3.3 Flavian Scotland (c. AD 77-86/90)

1st century AD Flavian temporary camps (later first century AD) © Crown Copyright Historic Scotland, with the addition of Glenluce © ScARF

Sites along the Gask ridge © Crown Copyright Historic Scotland

With the exception of the dating of the first incursions (see section 3.2 Questions of pre-Agricolan activity), the broad outlines of the extent and chronology of Flavian Scotland are generally accepted. However, there remain a number of issues of debate and uncertainty. Knowledge of the distribution of temporary camps is far from complete and their confident attribution to particular campaigns remains a matter of speculation rather than hard evidence (Jones 2006a). Similarly, knowledge of the site of the battle of Mons Graupius remains elusive (section 4.1). Despite some assertions to the contrary (e.g. Gregory 2001), there is no evidence of fort building north of the Mounth. The postulated sites at Thomshill and Easter Galcantray lack the distinctive morphological characteristics of Roman military works and have not provided any artefactual support for a Roman date, but questions remain over the distribution of sites in the south-west of Scotland and the existence of Flavian precursors to Antonine Wall sites.

Considerable survey and excavation has been undertaken over the last decade or so on sites associated with the Gask Ridge (e.g. Woolliscroft 2002; Woolliscroft and Hoffmann 2006). In addition to challenging the dating of the conquest of the area, the work has led to a re-assessment of the function of the chain of towers that accompany the road. Opinion is currently divided between those who follow the view that this represents an artificially-defined frontier (e.g. Hanson 1991b), and those that see it as simply a controlled supply line to the legionary fortress at Inchtuthil (e.g. Dobat 2009), or part of a wider frontier zone (Woolliscroft and Hoffmann 2006).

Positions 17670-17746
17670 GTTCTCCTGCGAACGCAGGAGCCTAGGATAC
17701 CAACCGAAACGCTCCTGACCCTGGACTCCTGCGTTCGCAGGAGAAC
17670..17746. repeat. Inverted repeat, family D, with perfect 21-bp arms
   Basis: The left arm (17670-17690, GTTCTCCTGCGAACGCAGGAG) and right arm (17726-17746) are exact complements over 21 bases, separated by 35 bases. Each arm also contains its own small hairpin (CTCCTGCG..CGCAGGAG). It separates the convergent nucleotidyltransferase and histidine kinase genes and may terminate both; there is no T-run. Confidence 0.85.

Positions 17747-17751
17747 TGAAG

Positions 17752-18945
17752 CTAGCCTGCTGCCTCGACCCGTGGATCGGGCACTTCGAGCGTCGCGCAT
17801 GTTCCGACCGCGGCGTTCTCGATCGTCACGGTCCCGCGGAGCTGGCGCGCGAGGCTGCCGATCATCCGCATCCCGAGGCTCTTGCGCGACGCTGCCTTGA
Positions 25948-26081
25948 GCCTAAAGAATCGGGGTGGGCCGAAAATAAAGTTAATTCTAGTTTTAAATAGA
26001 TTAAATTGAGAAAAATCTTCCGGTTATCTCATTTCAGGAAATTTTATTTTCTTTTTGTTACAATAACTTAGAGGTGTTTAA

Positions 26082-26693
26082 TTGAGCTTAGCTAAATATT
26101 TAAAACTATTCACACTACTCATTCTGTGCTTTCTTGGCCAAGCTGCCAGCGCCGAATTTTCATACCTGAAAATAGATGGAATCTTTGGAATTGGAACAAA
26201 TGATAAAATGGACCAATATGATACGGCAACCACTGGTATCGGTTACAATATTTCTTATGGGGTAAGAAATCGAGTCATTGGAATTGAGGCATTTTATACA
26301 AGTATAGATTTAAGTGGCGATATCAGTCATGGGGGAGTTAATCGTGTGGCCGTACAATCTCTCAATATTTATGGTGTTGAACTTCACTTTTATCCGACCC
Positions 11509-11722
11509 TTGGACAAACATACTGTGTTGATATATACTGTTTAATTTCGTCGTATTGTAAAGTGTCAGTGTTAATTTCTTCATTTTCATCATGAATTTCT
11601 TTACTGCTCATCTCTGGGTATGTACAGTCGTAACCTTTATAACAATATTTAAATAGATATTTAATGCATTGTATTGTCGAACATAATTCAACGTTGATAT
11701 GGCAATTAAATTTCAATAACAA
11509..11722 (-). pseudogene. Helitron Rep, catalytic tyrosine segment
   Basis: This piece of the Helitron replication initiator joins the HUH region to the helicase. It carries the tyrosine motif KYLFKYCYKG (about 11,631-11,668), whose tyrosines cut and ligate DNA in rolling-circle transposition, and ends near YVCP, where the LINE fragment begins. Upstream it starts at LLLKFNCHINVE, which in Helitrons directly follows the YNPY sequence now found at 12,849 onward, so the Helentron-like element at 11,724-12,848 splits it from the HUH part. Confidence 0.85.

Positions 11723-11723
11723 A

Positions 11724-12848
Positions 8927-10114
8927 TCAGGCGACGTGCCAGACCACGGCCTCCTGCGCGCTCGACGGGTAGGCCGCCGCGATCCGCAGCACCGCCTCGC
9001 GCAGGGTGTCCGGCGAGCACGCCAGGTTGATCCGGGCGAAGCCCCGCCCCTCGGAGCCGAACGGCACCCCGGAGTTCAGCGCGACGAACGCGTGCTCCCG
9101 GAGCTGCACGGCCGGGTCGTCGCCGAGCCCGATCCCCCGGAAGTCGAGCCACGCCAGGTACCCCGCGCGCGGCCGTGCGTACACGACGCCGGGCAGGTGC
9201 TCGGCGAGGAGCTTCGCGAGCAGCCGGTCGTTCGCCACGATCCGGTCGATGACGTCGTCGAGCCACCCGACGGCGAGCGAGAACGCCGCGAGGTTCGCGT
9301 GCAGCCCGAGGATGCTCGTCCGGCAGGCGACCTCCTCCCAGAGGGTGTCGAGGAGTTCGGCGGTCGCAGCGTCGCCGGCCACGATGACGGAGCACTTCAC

Inchtuthil itself is the key site of Flavian Scotland, and one of international importance as an early Imperial fortress unencumbered by later developments. The excavations of Richmond and St Joseph reconstructed a seminal plan (Pitts and St Joseph 1985); recent geophysical survey (DES 2009, 145; Britannia 41 (2010), 347, fig 2), combined with aerial survey data, will serve to put these extrapolations from small trenches onto a firmer basis. Our horizons should not be limited to the plan of the fortress alone; from the early excavations comes a small but significant (and incompletely published) assemblage of material beyond the headline-grabbing massive nail hoard, while recent survey work has expanded the material range and looked at the setting of the fortress (Britannia 41 (2010), 347-8; 42 (2011), 328-330). Its significance comes both from its tight dating and its information on legionary supply and equipment at the time; further study of the existing material and renewed excavation would be of value far beyond Scotland.

Cropmarks of the Flavian legionary fortress at Inchtuthil, Perth & Kinross. SC972093 © RCAHMS

Evidence points to a staged withdrawal from Scotland, with the forts north of the Forth-Clyde line and those south of it as far as Newstead abandoned by AD 86-87, with most of the remaining southern forts shortly thereafter. No Scottish forts show any certain Trajanic occupation, although some of the southern forts such as Broomholm may not have been abandoned until the early Trajanic period. With the construction of Hadrian's Wall in the 120s, Birrens (Dumfriesshire) was established as an outpost fort (Robertson 1975) at this time.

1st century AD Flavian forts and fortlets © Crown Copyright Historic Scotland

Inchtuthil represents a key site that would reward further study both in the field and in the archive. Assessment and publication of the Broomholm excavations would also considerably advance knowledge of Flavian Scotland (publication is in progress). Geophysical survey and fieldwalking at the fort of Ladyward would also provide useful information, as the site lies at a key position for the SW, but its chronology is unknown.


3.2 Questions of pre-Agricolan activity